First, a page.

The leader of an Iranian Kurdish opposition party and two other Kurdish nationalists were killed and an Iranian diplomat was seriously wounded in what police said Friday appears to have been a political attack.
The three men were found dead late Thursday evening in a Vienna apartment shortly after neighbors reported hearing gunshots. Police said each man was shot twice in the head and there were signs of a struggle.There were no claims of responsibility for the killings.
Police said the victims may have known their killers because the door to the apartment was not damaged or broken down.
The dead were identified as Iran's No. 1 Kurdish opposition figure, Abdel Rahman Ghassemlou, secretary general of the Kurdish National Party of Iran, and his deputy Abdullah Ghaderi-Azar, 37, considered the Kurdish opposition leader in France. The third man was identified as an naturalized Austrian citizen, Fadeh Mala Mahmoud Rasoul, a Kurdish political researcher.
Police said a fourth man, identified by the Iranian Embassy in Vienna as Iranian diplomat Mohammad Djafari Sahrarudi, was seriously wounded in the attack.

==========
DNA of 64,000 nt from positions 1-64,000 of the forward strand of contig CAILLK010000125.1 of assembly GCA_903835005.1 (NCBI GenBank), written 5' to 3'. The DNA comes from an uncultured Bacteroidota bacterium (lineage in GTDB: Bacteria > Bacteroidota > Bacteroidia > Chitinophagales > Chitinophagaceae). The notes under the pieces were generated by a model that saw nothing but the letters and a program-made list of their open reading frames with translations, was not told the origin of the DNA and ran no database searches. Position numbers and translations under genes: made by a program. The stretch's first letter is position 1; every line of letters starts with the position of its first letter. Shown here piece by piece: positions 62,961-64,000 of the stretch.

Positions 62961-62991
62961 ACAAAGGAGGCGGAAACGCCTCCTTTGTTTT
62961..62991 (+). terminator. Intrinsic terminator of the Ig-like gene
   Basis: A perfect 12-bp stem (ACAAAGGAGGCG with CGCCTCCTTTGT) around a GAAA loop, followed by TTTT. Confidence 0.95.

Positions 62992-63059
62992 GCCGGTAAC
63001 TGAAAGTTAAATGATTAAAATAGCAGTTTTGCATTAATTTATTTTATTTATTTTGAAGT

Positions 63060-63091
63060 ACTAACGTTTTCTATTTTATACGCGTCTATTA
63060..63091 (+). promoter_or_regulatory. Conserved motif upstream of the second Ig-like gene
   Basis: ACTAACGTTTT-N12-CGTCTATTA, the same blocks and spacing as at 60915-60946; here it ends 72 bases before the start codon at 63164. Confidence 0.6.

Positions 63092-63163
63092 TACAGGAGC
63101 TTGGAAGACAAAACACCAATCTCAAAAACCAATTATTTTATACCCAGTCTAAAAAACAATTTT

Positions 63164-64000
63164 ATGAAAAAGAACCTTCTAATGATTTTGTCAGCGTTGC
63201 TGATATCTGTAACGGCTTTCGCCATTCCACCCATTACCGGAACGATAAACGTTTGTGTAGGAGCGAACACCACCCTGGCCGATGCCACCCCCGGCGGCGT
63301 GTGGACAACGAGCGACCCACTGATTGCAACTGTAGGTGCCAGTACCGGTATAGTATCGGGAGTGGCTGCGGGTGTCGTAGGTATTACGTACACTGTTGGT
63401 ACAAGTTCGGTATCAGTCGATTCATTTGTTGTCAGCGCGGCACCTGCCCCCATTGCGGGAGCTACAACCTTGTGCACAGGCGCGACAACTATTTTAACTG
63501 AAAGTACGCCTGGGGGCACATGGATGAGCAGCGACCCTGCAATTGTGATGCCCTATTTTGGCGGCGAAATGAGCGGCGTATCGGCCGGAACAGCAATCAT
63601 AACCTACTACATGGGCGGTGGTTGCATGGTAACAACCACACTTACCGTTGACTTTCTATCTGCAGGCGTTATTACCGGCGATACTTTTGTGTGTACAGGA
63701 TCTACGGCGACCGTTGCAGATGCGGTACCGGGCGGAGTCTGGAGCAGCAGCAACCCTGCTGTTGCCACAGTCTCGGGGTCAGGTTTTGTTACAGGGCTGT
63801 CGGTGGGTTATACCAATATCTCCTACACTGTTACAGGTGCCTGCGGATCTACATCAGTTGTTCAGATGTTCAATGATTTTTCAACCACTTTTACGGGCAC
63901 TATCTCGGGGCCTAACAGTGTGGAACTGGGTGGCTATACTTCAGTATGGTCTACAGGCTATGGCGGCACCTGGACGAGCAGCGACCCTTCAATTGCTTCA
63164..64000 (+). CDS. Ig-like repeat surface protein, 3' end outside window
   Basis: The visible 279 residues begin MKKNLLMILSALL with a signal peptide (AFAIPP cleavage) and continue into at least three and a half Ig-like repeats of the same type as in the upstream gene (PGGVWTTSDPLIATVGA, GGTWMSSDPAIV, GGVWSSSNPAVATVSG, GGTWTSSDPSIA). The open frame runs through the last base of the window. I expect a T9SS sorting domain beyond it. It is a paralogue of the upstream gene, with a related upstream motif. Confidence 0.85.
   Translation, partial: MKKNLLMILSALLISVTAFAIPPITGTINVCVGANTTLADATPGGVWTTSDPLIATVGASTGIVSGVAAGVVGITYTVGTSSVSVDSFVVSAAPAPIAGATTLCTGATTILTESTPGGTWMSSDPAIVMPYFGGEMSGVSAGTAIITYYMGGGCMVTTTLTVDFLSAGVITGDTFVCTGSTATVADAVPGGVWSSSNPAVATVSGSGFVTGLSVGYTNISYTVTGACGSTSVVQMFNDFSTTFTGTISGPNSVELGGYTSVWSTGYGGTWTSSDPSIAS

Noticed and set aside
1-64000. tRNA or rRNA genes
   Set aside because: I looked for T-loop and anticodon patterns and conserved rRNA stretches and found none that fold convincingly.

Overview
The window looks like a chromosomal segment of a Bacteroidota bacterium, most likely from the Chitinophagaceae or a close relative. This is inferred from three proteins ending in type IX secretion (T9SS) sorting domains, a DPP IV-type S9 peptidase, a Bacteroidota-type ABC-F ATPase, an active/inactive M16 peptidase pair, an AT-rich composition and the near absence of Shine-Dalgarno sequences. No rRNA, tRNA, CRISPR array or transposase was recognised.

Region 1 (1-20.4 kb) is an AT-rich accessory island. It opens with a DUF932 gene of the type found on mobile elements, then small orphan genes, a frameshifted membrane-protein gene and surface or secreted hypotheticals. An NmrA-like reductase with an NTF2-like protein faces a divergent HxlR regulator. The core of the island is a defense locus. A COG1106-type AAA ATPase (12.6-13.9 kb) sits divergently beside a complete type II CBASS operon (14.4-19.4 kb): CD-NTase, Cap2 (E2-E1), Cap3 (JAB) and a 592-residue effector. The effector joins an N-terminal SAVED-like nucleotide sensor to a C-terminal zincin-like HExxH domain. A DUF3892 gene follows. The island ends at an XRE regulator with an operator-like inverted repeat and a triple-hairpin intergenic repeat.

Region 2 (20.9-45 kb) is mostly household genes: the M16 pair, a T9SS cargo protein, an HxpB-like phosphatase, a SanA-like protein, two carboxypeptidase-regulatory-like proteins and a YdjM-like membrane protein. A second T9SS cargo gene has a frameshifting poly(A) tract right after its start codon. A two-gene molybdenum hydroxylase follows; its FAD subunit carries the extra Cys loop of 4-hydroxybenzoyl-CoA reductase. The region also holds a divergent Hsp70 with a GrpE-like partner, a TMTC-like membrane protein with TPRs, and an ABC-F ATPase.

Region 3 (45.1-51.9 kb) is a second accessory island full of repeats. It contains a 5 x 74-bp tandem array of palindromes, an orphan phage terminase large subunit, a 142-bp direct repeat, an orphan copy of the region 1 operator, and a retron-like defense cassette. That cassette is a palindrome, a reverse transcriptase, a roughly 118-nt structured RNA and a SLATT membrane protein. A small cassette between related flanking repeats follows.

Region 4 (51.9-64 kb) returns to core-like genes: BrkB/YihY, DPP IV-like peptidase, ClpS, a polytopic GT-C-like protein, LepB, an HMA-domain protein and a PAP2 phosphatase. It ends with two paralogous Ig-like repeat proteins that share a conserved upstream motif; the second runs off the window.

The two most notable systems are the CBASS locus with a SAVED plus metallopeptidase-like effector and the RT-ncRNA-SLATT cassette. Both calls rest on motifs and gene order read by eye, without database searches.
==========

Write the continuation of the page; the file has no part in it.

Austrian radio ORF reported that a source in the Iranian Embassy said the three Kurdish nationalists were holding a secret meeting with the Iranian diplomat to discuss whether to give Ghassemlou safe conduct to visit Iran for high-level discussions on the Kurdish problem.
The meeting, held in Austria as a neutral site, had been postponed several times for security reasons, the radio quoted the source as saying.
Ghassemlou, 59, who was sentenced to death in Iran for advocating an autonomous Kurdish nation, and Ghaderi-Azar were considered leading critics of Iran's policy of persecution against the Kurdish minority. But the two men also were known as proponents of political negotiations rather than violence.
The Iranian embassy in Vienna issued a written statement Friday night which "strongly condemned all terrorist activities," blamed "enemies of Iran" for the killings, and said it had sent a delegation to meet with Kurdish leaders in Vienna to discuss "peaceful solutions."
It also confirmed there had been previous meetings between Ghassemlou and the Iranian government.
Austrian authorities had been warned by Iran that "groups, which repeatedly committed acts of terrorism in Iran, will also stop at nothing in Austria," the statement said.